The 1997 National League Championship Series (NLCS) pitted the Florida Marlins against the Atlanta Braves. The Marlins won the series, 4–2, and went on to defeat the Cleveland Indians in the 1997 World Series.1998 Atlanta Braves season
The 1998 Atlanta Braves season marked the franchise's 33rd season in Atlanta and 128th overall. They went on to win their seventh consecutive division title, taking the National League East title by 18 games over the second place New York Mets.
The team featured six all stars: shortstop Walt Weiss and third baseman Chipper Jones were voted as starters, while first baseman Andrés Galarraga, catcher Javy López, and pitchers Tom Glavine and Greg Maddux were selected as reserves. Jones and Lopez each hit over 30 home runs as Galaragga (acquired from Colorado) led the club in home runs and RBI. Galaragga finished as an MVP candidate.
The 1998 Braves beat the Chicago Cubs three games to none in the National League Division Series. In the next round Atlanta then lost to the San Diego Padres in the National League Championship Series four games to two. Despite winning two games after losing the first three, Atlanta's comeback bid came short by being eliminated in game 6. San Diego's winning over Atlanta was seen as one of the biggest upsets in postseason history.
This team has earned a few historic accolades. ESPN writer David Schoenfield lists them as one of the top teams in MLB history to not win a World SeriesESPN columnist Jeff Merron also writes that the pitching staff of Maddux, Glavine, John Smoltz, Denny Neagle, and Kevin Millwood was the greatest of all time. The quintet posted a cumulative 2.97 ERA and amassed 88 wins (almost 18 wins per starter), equaling the win total of the 2nd place Mets. The 1998 Braves are the only team in MLB history to have five pitchers each strike out 150 batters in the same season. Glavine, the lone 20 game winner in the National League for that year, won the Cy Young Award.1998 National League Championship Series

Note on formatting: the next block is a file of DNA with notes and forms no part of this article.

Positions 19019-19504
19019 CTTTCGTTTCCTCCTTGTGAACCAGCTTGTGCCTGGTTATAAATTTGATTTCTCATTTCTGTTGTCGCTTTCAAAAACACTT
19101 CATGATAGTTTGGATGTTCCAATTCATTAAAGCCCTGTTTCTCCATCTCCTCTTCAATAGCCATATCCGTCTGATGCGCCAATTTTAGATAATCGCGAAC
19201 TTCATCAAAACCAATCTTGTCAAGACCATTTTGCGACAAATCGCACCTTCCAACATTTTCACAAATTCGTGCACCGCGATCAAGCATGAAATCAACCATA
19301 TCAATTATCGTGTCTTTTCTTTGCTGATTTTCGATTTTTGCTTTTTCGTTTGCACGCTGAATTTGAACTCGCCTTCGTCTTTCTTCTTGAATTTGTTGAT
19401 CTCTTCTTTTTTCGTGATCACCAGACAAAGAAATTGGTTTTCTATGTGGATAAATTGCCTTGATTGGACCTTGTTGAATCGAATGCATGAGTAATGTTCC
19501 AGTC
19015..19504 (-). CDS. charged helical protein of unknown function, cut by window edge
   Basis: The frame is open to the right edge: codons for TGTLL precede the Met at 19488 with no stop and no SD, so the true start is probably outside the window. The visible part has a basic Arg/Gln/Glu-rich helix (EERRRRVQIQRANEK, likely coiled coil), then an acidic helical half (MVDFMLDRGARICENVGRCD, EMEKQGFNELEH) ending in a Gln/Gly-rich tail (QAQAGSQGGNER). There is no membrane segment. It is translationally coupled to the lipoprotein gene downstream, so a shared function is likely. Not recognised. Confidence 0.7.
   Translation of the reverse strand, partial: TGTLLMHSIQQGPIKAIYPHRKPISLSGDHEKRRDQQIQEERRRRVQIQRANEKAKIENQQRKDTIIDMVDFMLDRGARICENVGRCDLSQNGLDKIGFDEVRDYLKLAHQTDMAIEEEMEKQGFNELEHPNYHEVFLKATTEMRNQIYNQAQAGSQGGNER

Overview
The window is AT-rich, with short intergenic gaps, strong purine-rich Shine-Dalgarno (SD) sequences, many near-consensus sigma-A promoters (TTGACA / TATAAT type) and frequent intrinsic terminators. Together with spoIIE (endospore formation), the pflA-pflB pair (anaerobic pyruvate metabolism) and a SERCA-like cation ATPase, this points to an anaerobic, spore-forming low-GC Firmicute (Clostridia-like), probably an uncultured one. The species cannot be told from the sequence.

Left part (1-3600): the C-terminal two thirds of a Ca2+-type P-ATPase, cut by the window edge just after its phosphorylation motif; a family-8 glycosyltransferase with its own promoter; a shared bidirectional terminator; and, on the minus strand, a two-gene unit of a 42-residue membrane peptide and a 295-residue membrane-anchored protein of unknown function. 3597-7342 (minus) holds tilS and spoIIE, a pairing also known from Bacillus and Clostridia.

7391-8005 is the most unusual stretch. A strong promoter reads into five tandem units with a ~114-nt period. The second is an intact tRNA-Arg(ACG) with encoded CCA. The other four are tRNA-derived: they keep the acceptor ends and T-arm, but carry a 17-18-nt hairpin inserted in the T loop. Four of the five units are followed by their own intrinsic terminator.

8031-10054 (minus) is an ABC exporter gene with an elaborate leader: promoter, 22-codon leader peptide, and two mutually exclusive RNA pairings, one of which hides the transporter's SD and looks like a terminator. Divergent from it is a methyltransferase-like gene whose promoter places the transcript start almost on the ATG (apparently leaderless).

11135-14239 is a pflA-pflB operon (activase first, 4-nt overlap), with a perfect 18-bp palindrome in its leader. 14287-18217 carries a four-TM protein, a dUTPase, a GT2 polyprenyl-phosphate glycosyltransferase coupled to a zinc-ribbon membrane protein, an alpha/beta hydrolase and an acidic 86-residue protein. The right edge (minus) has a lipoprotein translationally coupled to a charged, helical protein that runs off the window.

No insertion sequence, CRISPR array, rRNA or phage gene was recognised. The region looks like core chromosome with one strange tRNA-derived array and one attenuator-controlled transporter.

The 1998 National League Championship Series (NLCS), to determine the champion of Major League Baseball's National League, was played from October 7 to 14 between the East Division champion Atlanta Braves and the West Division champion San Diego Padres.
The Braves entered the playoffs for the seventh straight season with a franchise-record 106 regular season wins, an offense that hit 215 home runs, and a pitching staff made up of Greg Maddux, Tom Glavine, John Smoltz, Denny Neagle, and Kevin Millwood to the playoffs. However, they also carried the baggage of their embarrassing NLCS loss to the Florida Marlins the previous season. In the NLDS, the Braves swept Sammy Sosa and the Chicago Cubs.
After a 76–86 season in 1997, San Diego stormed out and took control of their division, finishing with a 98–64 record, their best in team history. The offense was led by the 50 home run club's newest member, Greg Vaughn, and by Hall of Famer Tony Gwynn. The San Diego rotation was anchored by eighteen-game winner Kevin Brown, who helped Florida defeat Atlanta in the 1997 NLCS, along with All-Star Andy Ashby and the series MVP Sterling Hitchcock. Closer Trevor Hoffman saved an astounding 53 games in the regular season. The Padres defeated the favored Houston Astros in four games in the NLDS.
It was the seventh-consecutive NLCS appearance for the Braves and they would be heavily favored against the Padres.
The Padres would go on to the lose in a sweep to the New York Yankees in the World Series in four games.2001 Atlanta Braves season
The 2001 Atlanta Braves season marked the franchise's 36th season in Atlanta and 131st overall. The Braves won their tenth consecutive division title. The season saw the team finish first in the NL East Division with an 88-74 record – the worst among playoff teams in 2001, and also the worst record for the Braves since 1990 (meaning the worst record through their run of 14 consecutive division titles starting in 1991. Not counting the strike-shortened 1994 season). Atlanta finished the season with just a 2 game division lead over the Philadelphia Phillies.
The Braves swept the favored Houston Astros in the NLDS before losing to the eventual World Series champion Arizona Diamondbacks in the NLCS 4-1, in which Randy Johnson and Curt Schilling notably dominated Atlanta's offense.2002 Atlanta Braves season